Rummage for covid-19 | EOS Science

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We have known for a while that our four-legged friends are exceptionally good at detecting odors. For example, the police use detection dogs to detect drugs or explosives, but these waggers have also shown several times in health care that they are useful as a warning system for various diseases. Specially trained dogs, for example, manage to detect low blood sugar in diabetic patients. And now they also appear to be able to detect the corona virus.

A few months ago the question already arose whether dogs can smell the coronavirus. This led to several studies that have yielded positive results. In a recently published his eight detection dogs have been trained for a week to detect saliva from corona-infected patients. And with their fine detectives the dogs managed to distinguish between infected or healthy samples.

The dogs can also distinguish between sweat from corona patients and sweat from people who do not have the coronavirus among the members. For example, a second, which has yet to undergo peer review, shows that the dogs can identify corona patients on the basis of their sweat, even before they show symptoms. Worldwide, dogs are now being trained in various places to see what their role can be in the detection of corona. The dogs are already being used in Dubai and at Ghent University and Durham University (United Kingdom) they are also working hard on the training of dogs.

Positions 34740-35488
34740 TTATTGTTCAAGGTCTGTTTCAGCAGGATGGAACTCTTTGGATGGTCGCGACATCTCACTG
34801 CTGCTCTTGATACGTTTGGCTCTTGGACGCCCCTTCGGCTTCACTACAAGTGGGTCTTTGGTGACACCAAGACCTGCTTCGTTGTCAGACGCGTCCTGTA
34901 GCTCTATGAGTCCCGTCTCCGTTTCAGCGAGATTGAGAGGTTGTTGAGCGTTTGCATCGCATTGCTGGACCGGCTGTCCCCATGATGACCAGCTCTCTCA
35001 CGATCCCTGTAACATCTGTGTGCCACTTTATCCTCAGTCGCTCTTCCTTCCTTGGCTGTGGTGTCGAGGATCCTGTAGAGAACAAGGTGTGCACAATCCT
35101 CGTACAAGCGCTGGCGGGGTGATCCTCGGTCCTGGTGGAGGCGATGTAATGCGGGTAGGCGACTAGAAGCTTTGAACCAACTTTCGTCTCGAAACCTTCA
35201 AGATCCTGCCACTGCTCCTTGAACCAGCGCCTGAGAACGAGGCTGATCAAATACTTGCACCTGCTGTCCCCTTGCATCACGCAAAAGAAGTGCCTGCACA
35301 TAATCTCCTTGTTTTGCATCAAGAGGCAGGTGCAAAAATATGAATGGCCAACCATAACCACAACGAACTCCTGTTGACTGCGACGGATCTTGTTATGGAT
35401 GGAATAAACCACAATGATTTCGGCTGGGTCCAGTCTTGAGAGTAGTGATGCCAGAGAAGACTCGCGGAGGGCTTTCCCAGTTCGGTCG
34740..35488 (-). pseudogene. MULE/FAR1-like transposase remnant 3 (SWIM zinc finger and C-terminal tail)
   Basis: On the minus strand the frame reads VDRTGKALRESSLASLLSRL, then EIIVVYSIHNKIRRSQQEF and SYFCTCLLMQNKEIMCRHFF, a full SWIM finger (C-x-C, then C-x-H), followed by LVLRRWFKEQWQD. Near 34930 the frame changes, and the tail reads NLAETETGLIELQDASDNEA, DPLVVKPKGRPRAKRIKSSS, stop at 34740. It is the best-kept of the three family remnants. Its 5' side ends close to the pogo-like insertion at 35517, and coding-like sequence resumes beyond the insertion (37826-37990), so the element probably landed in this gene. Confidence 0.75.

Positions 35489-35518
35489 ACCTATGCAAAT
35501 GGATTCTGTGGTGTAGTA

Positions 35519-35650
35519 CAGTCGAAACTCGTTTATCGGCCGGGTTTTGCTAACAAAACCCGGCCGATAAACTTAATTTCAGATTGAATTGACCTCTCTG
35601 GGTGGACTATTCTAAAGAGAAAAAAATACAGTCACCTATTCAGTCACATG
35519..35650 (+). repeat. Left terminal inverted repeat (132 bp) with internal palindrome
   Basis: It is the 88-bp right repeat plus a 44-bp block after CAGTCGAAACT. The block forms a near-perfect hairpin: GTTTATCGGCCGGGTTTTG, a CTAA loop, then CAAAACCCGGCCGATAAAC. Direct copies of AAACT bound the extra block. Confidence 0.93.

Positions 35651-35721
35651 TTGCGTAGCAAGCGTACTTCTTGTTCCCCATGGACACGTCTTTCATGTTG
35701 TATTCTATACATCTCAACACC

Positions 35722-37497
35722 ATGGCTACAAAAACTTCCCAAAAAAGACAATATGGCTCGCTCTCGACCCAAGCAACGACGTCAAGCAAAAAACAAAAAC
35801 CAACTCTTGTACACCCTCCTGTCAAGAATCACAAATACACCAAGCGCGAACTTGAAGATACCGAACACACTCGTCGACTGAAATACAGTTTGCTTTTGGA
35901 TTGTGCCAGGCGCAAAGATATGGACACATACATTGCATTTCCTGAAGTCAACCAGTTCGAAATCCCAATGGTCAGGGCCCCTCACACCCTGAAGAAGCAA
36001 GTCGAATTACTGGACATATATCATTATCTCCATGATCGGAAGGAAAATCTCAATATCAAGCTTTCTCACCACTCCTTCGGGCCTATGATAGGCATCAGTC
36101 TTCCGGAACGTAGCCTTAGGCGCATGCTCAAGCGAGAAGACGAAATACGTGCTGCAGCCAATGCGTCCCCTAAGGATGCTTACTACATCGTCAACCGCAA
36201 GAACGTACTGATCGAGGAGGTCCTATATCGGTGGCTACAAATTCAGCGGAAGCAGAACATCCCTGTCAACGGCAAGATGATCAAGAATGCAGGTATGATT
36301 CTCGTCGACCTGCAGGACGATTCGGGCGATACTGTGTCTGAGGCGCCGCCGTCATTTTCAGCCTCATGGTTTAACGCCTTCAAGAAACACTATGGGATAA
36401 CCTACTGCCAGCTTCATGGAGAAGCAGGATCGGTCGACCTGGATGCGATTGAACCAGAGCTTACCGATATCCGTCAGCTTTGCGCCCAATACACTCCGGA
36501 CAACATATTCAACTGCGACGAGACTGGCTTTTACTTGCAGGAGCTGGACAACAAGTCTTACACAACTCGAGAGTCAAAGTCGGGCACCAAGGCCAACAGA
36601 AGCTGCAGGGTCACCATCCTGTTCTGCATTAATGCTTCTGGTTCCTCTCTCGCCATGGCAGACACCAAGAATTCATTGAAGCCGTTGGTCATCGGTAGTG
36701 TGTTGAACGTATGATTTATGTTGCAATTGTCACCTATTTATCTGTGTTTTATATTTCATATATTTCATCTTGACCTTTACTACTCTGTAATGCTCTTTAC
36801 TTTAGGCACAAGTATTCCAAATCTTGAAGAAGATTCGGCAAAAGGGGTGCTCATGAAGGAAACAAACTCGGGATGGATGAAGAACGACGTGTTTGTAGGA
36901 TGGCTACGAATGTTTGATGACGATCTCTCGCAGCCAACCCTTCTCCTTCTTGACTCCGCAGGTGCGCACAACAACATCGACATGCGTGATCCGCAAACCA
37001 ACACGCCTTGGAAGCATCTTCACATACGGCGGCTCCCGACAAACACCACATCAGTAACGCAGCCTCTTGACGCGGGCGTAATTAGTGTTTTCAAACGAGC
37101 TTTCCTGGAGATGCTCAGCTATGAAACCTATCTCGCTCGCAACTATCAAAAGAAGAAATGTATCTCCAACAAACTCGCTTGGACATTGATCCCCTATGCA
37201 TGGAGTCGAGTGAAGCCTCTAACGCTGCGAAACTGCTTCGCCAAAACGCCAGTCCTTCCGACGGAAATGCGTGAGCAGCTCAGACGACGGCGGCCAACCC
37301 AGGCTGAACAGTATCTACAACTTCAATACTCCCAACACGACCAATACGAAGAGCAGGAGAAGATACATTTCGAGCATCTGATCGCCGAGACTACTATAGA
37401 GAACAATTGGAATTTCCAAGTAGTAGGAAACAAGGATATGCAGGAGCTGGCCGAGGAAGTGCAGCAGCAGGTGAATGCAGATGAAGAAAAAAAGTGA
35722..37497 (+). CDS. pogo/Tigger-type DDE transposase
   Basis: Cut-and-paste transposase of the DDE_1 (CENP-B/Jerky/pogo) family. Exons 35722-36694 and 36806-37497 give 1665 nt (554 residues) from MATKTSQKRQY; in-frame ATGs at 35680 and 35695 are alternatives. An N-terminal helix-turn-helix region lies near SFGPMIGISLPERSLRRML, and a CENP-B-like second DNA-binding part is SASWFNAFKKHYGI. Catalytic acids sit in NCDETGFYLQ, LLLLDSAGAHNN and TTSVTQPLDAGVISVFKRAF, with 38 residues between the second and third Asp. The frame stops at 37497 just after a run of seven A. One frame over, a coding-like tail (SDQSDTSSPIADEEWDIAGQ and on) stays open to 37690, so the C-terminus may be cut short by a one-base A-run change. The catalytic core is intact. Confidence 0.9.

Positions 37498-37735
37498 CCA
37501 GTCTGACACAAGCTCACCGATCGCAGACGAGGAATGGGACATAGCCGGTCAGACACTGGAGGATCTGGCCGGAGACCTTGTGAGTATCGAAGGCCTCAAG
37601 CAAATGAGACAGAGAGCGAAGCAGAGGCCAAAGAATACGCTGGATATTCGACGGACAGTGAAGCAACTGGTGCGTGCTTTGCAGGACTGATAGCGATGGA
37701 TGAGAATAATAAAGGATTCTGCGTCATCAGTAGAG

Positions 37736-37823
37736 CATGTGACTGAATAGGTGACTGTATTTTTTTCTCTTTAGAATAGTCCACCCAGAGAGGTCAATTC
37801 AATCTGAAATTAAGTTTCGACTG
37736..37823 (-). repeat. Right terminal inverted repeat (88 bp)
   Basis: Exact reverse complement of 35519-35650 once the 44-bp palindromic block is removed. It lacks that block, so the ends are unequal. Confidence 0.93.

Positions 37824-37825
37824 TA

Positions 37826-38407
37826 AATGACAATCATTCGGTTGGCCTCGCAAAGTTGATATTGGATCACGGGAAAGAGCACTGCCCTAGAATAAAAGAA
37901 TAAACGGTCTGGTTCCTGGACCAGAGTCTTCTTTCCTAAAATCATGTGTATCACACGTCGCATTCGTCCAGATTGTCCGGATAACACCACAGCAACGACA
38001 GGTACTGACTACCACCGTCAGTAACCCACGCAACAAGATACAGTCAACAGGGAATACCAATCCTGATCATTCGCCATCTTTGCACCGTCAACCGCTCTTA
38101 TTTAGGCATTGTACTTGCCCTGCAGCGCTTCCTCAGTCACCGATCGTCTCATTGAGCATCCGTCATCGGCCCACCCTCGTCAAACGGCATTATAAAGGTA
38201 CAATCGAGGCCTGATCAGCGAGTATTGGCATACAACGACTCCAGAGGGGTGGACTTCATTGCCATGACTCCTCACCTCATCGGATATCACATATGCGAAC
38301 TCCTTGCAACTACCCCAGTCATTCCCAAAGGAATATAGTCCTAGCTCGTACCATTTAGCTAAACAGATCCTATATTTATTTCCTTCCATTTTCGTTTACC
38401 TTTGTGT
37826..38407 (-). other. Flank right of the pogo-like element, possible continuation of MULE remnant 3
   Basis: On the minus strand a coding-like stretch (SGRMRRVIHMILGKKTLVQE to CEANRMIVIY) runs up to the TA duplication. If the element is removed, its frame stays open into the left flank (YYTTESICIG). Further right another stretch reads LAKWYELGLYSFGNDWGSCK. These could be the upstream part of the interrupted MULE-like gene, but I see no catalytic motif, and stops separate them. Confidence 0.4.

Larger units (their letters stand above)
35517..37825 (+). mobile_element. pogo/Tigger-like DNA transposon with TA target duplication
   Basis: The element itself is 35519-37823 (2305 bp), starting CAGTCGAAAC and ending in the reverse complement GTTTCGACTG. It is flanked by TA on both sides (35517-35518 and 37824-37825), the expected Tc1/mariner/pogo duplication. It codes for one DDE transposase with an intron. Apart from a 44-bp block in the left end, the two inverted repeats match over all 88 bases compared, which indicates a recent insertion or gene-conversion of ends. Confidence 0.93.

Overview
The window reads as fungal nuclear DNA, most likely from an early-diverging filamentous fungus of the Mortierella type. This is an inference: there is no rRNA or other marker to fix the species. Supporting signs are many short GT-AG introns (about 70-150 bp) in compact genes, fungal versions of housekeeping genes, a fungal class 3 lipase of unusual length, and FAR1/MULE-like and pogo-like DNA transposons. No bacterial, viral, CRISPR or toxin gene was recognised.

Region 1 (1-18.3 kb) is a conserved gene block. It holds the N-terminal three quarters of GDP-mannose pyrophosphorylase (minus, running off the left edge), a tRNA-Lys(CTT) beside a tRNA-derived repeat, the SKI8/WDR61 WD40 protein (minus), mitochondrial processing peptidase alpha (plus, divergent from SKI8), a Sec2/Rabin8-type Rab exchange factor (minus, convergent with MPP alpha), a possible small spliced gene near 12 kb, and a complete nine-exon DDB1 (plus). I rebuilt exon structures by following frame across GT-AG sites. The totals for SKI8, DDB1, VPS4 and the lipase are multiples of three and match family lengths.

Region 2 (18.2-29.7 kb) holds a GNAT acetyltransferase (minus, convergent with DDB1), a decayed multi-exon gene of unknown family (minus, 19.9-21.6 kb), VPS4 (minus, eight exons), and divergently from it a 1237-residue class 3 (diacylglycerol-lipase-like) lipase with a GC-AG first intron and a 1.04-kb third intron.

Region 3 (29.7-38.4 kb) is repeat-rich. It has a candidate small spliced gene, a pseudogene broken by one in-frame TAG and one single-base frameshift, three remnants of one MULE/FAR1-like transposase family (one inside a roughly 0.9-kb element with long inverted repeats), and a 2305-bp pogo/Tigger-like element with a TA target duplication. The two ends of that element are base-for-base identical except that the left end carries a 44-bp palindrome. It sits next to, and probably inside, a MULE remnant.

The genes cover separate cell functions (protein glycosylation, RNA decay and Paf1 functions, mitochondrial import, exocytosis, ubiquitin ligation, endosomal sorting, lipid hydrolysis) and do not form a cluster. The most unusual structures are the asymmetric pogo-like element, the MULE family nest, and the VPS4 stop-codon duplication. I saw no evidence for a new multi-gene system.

“The research is going well, and the dogs are more than ready for the corona samples,” said Gemma Butlin, who is involved in Durham University’s research. As soon as we receive the test material, we will know in about six weeks whether our dogs can detect the smell and to what accuracy levels. The next phase will be to deploy dogs in public areas such as airports, hopefully by the end of the year. ”

Microbiologist Jean-Luc Murk (Elisabeth-TweeSteden Hospital): ‘I think it’s a very nice experiment. I do have doubts about the applicability of the research. Although the dogs are doing quite well, the performance of the current laboratory tests is better and the tests are getting faster and faster. The positive thing about this message is that if a ‘real nose’ can do this, an ‘electronic nose’ or a device that analyzes particles in the air, it should be able to do that. ‘

It remains to be seen whether we will soon be ‘sniffed’ at the airport in the Netherlands and Belgium. The investigations are still in progress. Ghent University is currently still looking for test subjects who want to donate their sweat, and a few administrative steps are still required. At the end of August, the university hopes to deploy the dogs.

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